Algorithmic stock trading—aka “algo-trading”—uses machine learning algorithms to make stock market trades faster than a human could, calculating the best time, price, and amount to trade in an instant.
Algo-Trading is a method of executing orders using automated pre-programmed trading instructions accounting for variables such as time, price, and volume. The trade, in theory, can generate profits at a speed and frequency that is impossible for a human trader. In the twenty-first century, algorithmic trading has been gaining traction with both retail and institutional traders. Apart from profit opportunities for the trader, algo-trading renders markets more liquid and trading more systematic by ruling out the impact of human emotions on trading activities. Popular “algos” include Percentage of Volume, Pegged, VWAP (volume-weighted average price), TWAP (time-weighted average price), Implementation Shortfall, and Target Close.
Algo-trading provides a lot of benefits in several dimensions, allowing you to maximize profits, maximize human time, and improve accuracy and prevent errors.
Algo-trading enables you to maximize profits by executing trades at the best possible prices and under reduced transaction costs. Similarly, they reduce human labor by running simultaneous automated checks on multiple market conditions. Finally, because trade order placement is instantaneous and highly accurate at the desired levels, you can avoid significant price changes. Moreover, you can reduce human errors, especially those based on emotional and psychological factors.
There are many strategies of algo-trading, each one using different types of data. However, there are several common parameters, such as inter-day stock prices, stock opening and closing prices, high and low daily stock prices, 50- and 200-day moving averages, daily trading volume, and available historical data for back-testing. Of course, the internal data used depends on the complexity of rules implemented in the algorithm.
To improve your Algo-Trading model, it is essential to use Corporate Data and real-time stock data.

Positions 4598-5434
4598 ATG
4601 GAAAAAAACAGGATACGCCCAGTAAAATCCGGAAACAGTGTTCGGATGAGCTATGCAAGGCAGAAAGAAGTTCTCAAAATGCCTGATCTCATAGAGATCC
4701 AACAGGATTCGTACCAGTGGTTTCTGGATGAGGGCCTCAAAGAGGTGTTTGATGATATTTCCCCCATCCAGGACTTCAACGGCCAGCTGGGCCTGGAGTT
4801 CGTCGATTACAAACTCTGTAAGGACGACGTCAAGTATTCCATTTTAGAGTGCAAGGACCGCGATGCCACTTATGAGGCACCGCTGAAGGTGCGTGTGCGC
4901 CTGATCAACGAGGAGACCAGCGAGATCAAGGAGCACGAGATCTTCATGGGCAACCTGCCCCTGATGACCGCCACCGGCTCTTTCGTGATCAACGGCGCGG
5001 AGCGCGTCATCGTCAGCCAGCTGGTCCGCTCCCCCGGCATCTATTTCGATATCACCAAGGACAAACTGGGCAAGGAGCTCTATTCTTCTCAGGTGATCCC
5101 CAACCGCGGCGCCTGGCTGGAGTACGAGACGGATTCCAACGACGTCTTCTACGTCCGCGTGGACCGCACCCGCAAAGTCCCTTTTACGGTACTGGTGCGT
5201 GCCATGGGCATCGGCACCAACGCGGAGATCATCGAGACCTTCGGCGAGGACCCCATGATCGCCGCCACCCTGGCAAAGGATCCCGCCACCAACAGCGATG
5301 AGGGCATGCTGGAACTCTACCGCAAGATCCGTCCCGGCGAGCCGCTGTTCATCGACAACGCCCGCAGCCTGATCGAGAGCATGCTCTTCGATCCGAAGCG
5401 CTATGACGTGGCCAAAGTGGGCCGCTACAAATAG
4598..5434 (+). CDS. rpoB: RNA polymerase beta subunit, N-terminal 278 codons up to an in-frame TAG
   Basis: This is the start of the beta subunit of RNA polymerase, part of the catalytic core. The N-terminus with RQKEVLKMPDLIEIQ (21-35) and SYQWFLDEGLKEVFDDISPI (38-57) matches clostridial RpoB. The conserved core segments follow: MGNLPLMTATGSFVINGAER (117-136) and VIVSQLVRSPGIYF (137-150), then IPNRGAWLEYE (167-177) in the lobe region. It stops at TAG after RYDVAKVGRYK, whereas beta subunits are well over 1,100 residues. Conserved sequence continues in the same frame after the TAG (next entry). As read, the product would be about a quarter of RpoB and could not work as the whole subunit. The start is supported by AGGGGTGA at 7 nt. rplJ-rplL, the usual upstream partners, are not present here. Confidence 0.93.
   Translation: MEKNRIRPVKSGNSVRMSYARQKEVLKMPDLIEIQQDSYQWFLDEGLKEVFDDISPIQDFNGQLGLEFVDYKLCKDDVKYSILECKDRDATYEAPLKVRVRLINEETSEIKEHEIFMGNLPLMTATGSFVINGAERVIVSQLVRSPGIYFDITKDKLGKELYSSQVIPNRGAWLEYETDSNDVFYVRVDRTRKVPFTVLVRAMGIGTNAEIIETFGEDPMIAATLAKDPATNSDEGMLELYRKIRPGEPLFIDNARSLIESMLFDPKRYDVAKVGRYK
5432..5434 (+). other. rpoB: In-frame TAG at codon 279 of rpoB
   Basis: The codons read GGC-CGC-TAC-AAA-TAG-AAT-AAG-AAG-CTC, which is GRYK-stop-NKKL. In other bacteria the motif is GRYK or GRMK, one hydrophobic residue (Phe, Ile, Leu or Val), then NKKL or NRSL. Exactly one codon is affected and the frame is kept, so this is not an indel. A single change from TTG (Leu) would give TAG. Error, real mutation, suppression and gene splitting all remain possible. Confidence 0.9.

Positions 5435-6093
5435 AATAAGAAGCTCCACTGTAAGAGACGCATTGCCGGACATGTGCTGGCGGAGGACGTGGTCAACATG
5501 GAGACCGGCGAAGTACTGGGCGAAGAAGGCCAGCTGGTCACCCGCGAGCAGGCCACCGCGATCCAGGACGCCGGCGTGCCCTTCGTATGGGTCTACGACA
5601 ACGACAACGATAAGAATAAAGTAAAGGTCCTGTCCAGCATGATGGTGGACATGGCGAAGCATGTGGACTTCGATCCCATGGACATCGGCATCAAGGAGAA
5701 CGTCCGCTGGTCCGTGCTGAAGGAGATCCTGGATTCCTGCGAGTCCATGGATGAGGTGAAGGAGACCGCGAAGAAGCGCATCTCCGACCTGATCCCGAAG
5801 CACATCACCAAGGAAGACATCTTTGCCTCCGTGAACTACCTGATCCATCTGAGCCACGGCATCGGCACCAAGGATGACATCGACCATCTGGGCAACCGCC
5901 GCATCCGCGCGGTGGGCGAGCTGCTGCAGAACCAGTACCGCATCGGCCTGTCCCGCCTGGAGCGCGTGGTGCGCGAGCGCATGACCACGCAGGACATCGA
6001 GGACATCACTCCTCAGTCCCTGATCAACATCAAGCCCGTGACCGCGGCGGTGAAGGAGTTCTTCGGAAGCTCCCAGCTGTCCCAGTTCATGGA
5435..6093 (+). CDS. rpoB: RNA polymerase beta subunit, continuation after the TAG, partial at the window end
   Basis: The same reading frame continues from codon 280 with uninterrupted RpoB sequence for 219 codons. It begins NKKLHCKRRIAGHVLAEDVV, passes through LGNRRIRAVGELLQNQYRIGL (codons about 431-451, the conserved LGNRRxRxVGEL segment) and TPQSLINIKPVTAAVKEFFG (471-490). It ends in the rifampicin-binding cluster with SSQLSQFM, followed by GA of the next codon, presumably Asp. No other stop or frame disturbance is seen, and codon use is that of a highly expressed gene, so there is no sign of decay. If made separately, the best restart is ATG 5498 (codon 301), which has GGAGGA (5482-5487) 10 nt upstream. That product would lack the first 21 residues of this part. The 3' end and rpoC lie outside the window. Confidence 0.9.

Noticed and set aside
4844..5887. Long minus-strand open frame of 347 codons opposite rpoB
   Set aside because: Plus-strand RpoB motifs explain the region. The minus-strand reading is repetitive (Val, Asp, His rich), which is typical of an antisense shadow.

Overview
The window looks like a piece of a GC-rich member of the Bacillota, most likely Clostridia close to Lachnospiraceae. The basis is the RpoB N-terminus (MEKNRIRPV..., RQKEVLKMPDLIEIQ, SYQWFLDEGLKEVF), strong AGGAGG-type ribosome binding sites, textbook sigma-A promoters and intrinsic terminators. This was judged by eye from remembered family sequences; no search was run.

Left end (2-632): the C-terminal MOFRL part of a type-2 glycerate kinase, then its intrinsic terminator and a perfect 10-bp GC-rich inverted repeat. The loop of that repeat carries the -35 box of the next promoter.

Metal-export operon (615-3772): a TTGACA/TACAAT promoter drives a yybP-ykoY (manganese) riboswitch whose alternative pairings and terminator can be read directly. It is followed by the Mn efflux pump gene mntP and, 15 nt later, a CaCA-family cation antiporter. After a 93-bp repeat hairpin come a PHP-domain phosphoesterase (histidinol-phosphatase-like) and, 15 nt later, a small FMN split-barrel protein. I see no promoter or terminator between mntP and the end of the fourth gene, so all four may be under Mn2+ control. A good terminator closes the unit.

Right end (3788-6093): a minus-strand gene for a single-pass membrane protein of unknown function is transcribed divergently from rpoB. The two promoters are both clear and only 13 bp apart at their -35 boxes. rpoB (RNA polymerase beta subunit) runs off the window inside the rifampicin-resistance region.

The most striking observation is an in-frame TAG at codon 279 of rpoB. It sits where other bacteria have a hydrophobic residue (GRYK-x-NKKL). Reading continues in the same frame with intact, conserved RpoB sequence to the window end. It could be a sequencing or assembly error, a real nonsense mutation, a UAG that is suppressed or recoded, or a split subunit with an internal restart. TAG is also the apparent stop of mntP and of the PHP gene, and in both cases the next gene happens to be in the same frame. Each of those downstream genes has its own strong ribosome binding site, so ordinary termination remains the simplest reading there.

Index Fund Rebalancing
Algo-traders have the opportunity to make 20-80% basis points profits when index funds go through their periodic rebalancing.
News and Social Media
Twitter and Facebook in particular impact stock prices. For example, US President Trump’s tweets about trade war with China have affected international markets.
The algo-trading use case has several challenges. A major one is errant algorithms, where one faulty or errant algorithm can rack up millions in losses in a very short period due to the extremely high speed at which algorithmic trading takes place.
Additional risks and challenges include general system failures, faulty or delayed network connections, and, most dangerous of all, imperfect algorithms. Back-testing of algorithms is especially important when the algorithms move around so much money so quickly. And as the complexity of an algorithm increases, so too does the importance of quality checking and back-testing.
Algorithmic trading is quickly replacing manual (human) trading as people can readily see its advantages. For just one example, algo-trading machine learning tools were used to try to predict the behavior of the S&P 500 throughout the day. By running several models at one, the accuracy of market predictions rises—five models running at once predicted an Up day with over 85% accuracy.
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